I want to store parts in 1x12 pine boxes as I have a lot of board ends and can have them ready to move when I am ready. I was told once that a couple of pieces of charcoal put in a box would absorb moisture and prevent rust. Has anyone tried it or any suggestions?
charcoal will absorb moisture, better yet is those little silica packs, the ones that say do not eat on them!!! wrap the part in cotton cloth, when it is warm, and you should be fine
Wrapping parts in cloth is a bad idea- if the cloth gets damp, the moisture stays close to the metal and will rust the part worse than doing nothing to it. Just my experience.
I would not wrap anything.
Put in a piece of charcoal, it can't hurt.
Use silica too if you can get some.
Deoending on the part, I'd spray them with a mixture of oit and kerosene or just spray with penetrating oil.
Go to a marine shop and pick up a spray can of fogging oil put on a light coat and put them away
Unfortunately for the T parts, you live in a damp place. Cold metal attracts condensation. The above ideas are all good ones. You need to store in a shed or garage where it is protected from the rain. I would leave space between the wood so that it can "breathe" I am retired from the telephone company, and all those above ground pedestals on the buried cables also attract condensation. They have vents which are sheltered from direct rain, but will allow air to go in and out. That way the delicate wires inside don't corrode. You also need to replace the packets from time to time, because as they draw moisture, they will become saturated and no longer work.
Dennis, There is a very good lubricant with a great rust inhibitor in it. Try http://x-19a.com/ ...this is really good stuff, I have used it for couple of years with great results. Don't think it is sold in stores, only on the net. It really works.
How long are you talking about for storage ??? 1 or 2 yrs, 5 to 10 ? Are the parts already painted ? How big are the parts. If small enough to put in a ziplock bag, get a freezer bag with good zip, throw in a couple small bags of silcagel packs and suck out as much air as poss, should do the trick for several years. I had to put some antique firearms into long term storage. The people at Brownell's advised a waxy coating, similar to Cosmoline and put in wood box. paint the box on the outside for moisture resistance, chalk all internal seams w/silicon, including lid, when closing. Include silcagel bags to remove moisture from enclosed air in box. They also sell these waxy looking tabs that emit a corrosion proofing gas that also helps protect. When I was finally able to move the guns and take out of storage, after 12yrs, they appeared as if I had just put them away for two weeks. Worked very well in a damp, humid Midwestern basement.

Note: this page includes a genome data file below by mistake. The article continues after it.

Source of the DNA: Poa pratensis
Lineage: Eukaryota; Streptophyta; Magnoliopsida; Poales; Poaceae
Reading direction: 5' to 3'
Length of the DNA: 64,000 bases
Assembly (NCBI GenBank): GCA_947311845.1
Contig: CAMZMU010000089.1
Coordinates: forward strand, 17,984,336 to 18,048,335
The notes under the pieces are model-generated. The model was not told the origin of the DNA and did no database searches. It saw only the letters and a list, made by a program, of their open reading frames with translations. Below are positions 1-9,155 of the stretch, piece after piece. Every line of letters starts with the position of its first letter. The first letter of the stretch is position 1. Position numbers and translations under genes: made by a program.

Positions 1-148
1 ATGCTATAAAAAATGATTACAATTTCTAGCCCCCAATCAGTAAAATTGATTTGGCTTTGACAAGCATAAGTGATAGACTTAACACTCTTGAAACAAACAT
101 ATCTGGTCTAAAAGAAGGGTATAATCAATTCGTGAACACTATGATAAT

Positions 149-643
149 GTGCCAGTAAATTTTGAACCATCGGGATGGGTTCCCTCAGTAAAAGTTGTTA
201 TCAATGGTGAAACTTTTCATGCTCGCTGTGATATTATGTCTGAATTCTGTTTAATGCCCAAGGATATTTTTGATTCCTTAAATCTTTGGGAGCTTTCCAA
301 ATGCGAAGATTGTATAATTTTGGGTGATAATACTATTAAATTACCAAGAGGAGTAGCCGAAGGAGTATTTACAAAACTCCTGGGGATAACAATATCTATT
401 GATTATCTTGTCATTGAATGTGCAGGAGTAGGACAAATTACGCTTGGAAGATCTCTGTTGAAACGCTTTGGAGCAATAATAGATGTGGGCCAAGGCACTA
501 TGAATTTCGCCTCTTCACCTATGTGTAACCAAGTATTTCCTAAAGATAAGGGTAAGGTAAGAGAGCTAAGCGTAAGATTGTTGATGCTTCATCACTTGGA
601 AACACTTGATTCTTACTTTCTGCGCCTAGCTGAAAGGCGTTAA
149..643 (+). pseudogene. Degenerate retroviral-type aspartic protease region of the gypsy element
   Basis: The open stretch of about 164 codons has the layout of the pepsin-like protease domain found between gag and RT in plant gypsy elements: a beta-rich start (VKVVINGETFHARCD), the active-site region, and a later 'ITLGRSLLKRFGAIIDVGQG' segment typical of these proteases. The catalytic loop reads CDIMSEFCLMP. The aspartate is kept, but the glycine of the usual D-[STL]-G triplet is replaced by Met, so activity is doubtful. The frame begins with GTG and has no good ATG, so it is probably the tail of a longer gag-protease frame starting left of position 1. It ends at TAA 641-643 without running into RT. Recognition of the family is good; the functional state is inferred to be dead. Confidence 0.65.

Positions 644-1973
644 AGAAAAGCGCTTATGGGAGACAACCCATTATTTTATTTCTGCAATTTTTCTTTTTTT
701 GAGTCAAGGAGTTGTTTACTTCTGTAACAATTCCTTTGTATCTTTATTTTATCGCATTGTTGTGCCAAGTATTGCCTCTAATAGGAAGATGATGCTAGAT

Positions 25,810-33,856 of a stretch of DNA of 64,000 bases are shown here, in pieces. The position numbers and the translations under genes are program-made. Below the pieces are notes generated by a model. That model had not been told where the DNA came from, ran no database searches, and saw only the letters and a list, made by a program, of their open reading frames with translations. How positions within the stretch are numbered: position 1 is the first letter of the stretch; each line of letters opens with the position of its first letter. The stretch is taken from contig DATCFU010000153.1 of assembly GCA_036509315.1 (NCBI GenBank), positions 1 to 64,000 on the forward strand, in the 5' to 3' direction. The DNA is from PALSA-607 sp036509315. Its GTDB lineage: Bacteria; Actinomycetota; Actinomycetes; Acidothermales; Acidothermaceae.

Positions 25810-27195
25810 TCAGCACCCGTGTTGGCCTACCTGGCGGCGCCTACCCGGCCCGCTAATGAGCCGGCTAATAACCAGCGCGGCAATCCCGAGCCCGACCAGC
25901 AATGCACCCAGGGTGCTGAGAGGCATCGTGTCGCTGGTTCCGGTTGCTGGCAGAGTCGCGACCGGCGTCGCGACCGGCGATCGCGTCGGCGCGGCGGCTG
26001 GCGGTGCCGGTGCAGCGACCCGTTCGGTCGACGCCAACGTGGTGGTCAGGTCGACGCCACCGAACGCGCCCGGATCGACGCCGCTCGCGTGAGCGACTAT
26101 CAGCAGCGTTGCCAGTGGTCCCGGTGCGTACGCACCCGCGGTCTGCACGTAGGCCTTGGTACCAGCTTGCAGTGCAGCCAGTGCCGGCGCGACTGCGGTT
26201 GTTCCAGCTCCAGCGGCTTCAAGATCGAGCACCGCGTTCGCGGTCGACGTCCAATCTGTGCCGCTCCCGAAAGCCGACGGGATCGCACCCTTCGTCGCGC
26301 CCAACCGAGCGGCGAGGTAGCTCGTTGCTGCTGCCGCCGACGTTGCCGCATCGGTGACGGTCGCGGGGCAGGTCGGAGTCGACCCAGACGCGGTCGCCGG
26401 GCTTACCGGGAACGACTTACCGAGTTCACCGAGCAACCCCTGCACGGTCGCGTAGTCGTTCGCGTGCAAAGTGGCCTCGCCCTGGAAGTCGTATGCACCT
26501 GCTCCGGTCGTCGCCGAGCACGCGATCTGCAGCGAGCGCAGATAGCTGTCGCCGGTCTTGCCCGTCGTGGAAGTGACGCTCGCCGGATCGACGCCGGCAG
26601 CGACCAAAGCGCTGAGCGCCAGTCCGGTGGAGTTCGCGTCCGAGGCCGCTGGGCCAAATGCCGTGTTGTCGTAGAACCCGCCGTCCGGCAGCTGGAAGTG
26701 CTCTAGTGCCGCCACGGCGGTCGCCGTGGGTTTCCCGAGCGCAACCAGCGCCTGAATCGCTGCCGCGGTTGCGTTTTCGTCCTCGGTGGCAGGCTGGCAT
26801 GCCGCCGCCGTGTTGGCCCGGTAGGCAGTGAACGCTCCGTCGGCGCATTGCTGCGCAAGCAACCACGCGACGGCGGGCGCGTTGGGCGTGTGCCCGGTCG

Most of the parts are not painted. Everything is stored in the dry now but I am looking at everything from small engine and electrical parts to blocks, to axle housings. Anything for T. Over 60 boxes 12x12x24 for those items that will fit in them. Different shapes for other things, radiators, flywheel transmission assemblies, steering gears ,hoods, doors, all types of parts. When I go to move them I want to be able to stack as much as possible to conserve space and not have everything tangled together and damaged. May be 2-3 years but I will be able to locate things by labeling boxes. Better than trying to find what I have right now.